The strongest section of this book is the first half, partly because we’re getting to know each version of Deadpool, but also because the comedic elements work the best. The story is fantastic all the way up through to beating the Awakening (the only reason this team was brought together in the first place), though it ends well tying back to the character who brought them together in the first place.
Good banter in this one.
The art is pretty darn good throughout this volume. The prelude issues are possibly the best due to the eclectic group of artists who drew the book. Philip Bond draws the second issue with a very realistic look and feel (with great inks), Paco Medina and Juan Vlasco draw the third issue with a grittier, more indie vibe, and Kyle Baker closes out the book with a photorealistic style that’s trippy and suits the space scenes. Liefeld’s work is the type that you either love to hate, or can deal with. I certainly have issues with it, but for the most part it didn’t bother me or get in the way of the dialogue.
The Deadpool Family #1 issue closes out the book which includes a story by Cullen Bunn and penciler Dominike Stanton, Mary H.K. Choi and artist Irene Strychalski and finally writer James Asmus with penciler Darnell Johnson. The first story focuses on Kid Deadpool, the second on Lady Deadpool, and the third on Dog Deadpool. It’s a perfectly fine issue, though due to it focusing on specific Deadpools and not the team itself it doesn’t quite have the zing of the main series.
There are a few good Star Wars jokes thrown into this collection too.
It can’t be perfect can it?
That said, a lot of Liefeld’s work lacks backgrounds (or noses!) which pulls you out of the action at times. His layouts are so simplistic a full action scene is reduced to only three or even two panels, rendering it boring or at the very least way too easy. There’s also the customary panel where a character’s body is more an oval than a defined body and breasts can sometimes look weird on female characters. Generally, it didn’t bother me, but it’s worth noting!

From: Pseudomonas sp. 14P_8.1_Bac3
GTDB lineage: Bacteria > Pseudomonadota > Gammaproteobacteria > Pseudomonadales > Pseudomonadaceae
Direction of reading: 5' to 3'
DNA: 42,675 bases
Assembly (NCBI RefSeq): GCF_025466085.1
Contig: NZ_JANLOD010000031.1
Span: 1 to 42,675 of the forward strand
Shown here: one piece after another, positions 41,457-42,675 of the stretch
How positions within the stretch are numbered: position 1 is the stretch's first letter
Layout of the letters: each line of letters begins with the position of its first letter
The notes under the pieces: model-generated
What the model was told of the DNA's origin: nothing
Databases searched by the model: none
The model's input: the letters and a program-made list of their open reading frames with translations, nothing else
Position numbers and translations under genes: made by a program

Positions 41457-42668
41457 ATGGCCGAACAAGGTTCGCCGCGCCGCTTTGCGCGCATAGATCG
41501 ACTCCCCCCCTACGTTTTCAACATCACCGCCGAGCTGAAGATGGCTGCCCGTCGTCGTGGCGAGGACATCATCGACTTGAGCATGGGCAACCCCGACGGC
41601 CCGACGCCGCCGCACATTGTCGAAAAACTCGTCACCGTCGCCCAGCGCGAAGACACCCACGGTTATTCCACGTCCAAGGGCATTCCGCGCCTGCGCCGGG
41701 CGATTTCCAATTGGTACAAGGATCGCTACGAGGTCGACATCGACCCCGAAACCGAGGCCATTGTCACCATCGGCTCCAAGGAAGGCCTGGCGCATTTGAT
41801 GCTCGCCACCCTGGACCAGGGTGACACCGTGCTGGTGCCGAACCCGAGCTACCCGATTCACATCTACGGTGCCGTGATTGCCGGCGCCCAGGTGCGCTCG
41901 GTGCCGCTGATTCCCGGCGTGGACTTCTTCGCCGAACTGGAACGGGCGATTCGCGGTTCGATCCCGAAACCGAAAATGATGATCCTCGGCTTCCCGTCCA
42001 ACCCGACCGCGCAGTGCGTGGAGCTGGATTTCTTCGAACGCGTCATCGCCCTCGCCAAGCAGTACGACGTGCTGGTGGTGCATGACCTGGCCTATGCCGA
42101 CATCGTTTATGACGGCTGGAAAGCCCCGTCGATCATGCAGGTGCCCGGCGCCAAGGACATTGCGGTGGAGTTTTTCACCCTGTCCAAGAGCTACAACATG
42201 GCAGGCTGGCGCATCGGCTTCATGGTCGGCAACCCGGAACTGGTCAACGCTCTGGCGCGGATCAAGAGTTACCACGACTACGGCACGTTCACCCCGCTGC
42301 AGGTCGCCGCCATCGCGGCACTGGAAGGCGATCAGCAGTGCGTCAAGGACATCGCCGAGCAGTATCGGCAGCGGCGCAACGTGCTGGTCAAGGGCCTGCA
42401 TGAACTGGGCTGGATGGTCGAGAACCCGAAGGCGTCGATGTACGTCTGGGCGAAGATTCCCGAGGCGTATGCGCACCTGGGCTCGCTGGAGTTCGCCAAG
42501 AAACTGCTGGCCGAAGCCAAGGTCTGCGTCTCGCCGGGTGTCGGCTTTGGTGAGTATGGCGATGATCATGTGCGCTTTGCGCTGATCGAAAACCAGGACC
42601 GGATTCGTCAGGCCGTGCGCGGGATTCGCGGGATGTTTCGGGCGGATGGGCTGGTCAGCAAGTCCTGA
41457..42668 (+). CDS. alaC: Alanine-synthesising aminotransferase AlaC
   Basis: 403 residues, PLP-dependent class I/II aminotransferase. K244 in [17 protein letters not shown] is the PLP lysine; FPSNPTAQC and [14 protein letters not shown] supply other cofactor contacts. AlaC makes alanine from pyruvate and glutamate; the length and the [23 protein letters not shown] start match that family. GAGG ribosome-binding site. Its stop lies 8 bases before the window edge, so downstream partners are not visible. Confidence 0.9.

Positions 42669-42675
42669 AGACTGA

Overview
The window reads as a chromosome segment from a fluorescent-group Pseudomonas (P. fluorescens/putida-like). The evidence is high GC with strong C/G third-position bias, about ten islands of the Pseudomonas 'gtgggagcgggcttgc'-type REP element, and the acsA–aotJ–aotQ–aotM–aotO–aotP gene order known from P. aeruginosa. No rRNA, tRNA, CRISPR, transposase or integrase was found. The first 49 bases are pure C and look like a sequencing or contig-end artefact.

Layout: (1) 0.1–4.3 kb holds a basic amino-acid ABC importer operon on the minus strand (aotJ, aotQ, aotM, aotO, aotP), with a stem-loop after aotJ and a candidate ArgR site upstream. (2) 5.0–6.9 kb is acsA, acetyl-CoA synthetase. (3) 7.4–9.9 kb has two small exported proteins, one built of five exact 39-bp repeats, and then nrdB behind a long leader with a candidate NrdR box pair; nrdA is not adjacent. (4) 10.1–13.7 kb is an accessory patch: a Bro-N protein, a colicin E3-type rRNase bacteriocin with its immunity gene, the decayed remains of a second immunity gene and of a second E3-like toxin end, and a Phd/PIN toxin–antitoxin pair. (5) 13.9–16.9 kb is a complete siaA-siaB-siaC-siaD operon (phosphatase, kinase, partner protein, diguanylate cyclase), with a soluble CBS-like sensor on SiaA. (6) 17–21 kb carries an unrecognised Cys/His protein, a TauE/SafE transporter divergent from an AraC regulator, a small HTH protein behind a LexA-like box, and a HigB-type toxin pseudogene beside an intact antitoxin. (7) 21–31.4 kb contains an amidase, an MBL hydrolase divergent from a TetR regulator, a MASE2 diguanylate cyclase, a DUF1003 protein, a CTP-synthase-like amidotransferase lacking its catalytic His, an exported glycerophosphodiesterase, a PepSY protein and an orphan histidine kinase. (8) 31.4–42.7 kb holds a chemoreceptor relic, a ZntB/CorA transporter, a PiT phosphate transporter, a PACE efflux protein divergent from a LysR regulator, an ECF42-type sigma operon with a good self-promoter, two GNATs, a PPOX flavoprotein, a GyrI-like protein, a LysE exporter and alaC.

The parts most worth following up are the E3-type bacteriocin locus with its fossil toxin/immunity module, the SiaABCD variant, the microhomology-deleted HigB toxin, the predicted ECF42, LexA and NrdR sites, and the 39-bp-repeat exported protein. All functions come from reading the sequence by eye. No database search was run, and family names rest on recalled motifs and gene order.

The last half of this volume, Deadpool Corps #6 through #12, is where the story begins to get tiresome and convoluted with its plot. The last few issues reuse a flashback joke that’s maybe funny at first, but is dragged forward with each issues’ structure. Gischler opens and closes each issue with a flashback, which seems to make the same joke each time. It doesn’t help this section has one of the most convoluted plots that seems to run on for way too long. There’s an alien race the Deadpool Corps agree to help enslave, Deadpool screws it up by falling in love, an old fling shows up, and so on. It gets trivial and boring pretty quickly. Issue #12 does tie well into how the first arc ends wrapping things up though it wraps up the story so quickly you’ll be surprised it’s over.
Is It Good?
I wasn’t sure what to expect from this series having not read it when it came out (and blowing it off for the cash grab it appeared to be), but I’m pleasantly surprised to find I really enjoyed this book. Well, maybe the first 10 issues and the backup collected here at least. Six of the issues in this drag on way too long and generally bum you out after the hilarious ride you’re taken on for the first half. That said, comedy is hard to come by, especially in comic books, and you’d do well to get this for the first half laughs alone.